Serve immediately.


Rhubarb & strawberry panna cotta

This delightful dessert is so incredibly easy to make! I always keep pretty yogurt pots, either in terracotta or glass – they come in very handy for this treat. Make sure to prepare these well in advance, as they do need time to set, at least 1/2 day or overnight in the refrigerator. The gelatin I use comes by pack of 9 sheets weighing 17 g – so 5 sheets is approximately 10 g. The rhubarb & strawberries compote is a perfect match – I usually make a double dose of compote, as I love having some for breakfast or mixed in my porridge bowl. Enjoy!

For the panna cotta
(makes about 8 small jars)

750 ml full-cream/whole milk
250 ml heavy cream
1 vanilla pod, split lengthwise
150 g/ 2/3 cup granulated sugar
5 gelatin sheets – (10 g)

Soak the gelatin sheets in cold water.
In a saucepan, heat the milk, cream, vanilla beans and sugar on a medium heat. Bring to a soft simmer, take off the heat and add the gelatin sheets (squeeze off excess water). Stir with a whisk until completely dissolved. Set aside.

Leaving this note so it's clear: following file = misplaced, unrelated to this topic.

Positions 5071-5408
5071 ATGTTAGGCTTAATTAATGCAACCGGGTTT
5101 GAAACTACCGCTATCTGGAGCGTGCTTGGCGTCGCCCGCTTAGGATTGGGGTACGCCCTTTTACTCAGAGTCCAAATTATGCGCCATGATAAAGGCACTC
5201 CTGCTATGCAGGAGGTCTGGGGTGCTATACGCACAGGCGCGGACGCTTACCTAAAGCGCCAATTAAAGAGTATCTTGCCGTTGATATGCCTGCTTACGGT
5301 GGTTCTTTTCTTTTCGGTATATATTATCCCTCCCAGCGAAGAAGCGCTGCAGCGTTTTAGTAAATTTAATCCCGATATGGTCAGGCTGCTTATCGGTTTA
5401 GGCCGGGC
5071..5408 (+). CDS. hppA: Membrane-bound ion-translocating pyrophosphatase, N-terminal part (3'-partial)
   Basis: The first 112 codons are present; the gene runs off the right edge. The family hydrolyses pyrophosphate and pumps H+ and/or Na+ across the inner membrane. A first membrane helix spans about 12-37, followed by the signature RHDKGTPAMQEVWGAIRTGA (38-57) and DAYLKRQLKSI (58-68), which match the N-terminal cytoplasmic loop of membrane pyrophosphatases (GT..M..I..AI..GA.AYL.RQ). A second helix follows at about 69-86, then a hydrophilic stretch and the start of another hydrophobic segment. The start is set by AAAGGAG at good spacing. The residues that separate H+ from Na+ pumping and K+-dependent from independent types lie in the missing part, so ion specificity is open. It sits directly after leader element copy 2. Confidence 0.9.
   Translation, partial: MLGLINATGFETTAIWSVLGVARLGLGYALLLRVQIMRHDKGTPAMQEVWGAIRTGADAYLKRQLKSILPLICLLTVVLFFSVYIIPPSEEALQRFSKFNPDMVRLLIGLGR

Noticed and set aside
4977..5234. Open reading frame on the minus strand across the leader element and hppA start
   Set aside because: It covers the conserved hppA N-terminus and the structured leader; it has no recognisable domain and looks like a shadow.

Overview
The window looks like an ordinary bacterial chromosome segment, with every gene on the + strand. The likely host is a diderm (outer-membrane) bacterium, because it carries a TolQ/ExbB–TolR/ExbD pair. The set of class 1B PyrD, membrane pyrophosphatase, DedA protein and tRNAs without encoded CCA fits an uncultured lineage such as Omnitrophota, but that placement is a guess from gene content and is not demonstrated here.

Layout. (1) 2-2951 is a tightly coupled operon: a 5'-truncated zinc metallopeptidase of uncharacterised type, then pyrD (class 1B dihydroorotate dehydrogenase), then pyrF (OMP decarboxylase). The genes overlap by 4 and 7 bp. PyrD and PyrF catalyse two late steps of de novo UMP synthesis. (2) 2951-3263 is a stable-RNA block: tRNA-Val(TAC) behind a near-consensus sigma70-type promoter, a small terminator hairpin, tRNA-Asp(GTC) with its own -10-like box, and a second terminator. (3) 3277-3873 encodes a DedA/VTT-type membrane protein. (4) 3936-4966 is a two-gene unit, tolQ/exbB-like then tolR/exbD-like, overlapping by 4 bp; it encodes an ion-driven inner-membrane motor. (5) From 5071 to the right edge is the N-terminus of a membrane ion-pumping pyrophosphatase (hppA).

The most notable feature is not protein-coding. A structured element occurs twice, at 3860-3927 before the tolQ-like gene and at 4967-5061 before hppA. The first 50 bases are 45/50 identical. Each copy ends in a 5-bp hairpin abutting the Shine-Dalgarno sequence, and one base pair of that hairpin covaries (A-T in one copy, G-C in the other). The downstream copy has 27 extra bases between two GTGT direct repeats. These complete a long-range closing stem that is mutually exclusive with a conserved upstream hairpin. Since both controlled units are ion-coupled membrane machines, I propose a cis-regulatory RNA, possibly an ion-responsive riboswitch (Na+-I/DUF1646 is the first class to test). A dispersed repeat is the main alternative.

Fill the ramekins 3/4 full. Leave to cool at room temperature, then refrigerate until set (at least half a day).

For the rhubarb and strawberries compote

250 g/ ½ pound rhubarb, chopped
150 g/ 1/3 pound strawberries, halved
65 g/ 1/3 cup granulated sugar
2 tablespoons water
1/2 tablespoon lemon juice

Rinse rhubarb and strawberries. Cut the rough ends of the rhubarb and slice into small chunks. Halve the strawberries.
Place fruits in a saucepan, add the sugar, lemon juice and water. Turn the heat on medium and cook, stirring occasionally for about 10 to 12 minutes.
Leave to cool, store in a glass jar with a lid, and store in the refrigerator.
To serve: When the panna cottas are set, fill the panna cotta jars with the rhubarb & strawberries compote.

Mimi's bump

37 weeks and counting…